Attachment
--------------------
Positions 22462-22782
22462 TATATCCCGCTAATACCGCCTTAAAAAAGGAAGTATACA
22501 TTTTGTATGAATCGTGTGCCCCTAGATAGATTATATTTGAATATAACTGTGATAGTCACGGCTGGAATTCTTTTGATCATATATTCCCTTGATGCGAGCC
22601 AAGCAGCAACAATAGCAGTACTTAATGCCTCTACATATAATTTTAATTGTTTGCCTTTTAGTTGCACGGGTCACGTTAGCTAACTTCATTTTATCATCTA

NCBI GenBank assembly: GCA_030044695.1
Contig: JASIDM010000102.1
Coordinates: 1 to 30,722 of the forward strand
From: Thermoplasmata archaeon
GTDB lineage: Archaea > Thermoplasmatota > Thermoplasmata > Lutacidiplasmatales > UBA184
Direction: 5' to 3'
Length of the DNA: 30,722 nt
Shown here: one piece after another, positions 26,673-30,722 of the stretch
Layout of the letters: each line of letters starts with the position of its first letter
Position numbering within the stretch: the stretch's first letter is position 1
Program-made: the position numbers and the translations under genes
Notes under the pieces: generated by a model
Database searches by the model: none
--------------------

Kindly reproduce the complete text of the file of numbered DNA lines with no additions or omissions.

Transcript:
Positions 22462-22782
22462 TATATCCCGCTAATACCGCCTTAAAAAAGGAAGTATACA
22501 TTTTGTATGAATCGTGTGCCCCTAGATAGATTATATTTGAATATAACTGTGATAGTCACGGCTGGAATTCTTTTGATCATATATTCCCTTGATGCGAGCC
22601 AAGCAGCAACAATAGCAGTACTTAATGCCTCTACATATAATTTTAATTGTTTGCCTTTTAGTTGCACGGGTCACGTTAGCTAACTTCATTTTATCATCTA

NCBI GenBank assembly: GCA_030044695.1
Contig: JASIDM010000102.1
Coordinates: 1 to 30,722 of the forward strand
From: Thermoplasmata archaeon
GTDB lineage: Archaea > Thermoplasmatota > Thermoplasmata > Lutacidiplasmatales > UBA184
Direction: 5' to 3'
Length of the DNA: 30,722 nt
Shown here: one piece after another, positions 26,673-30,722 of the stretch
Layout of the letters: each line of letters starts with the position of its first letter
Position numbering within the stretch: the stretch's first letter is position 1
Program-made: the position numbers and the translations under genes
Notes under the pieces: generated by a model
Database searches by the model: none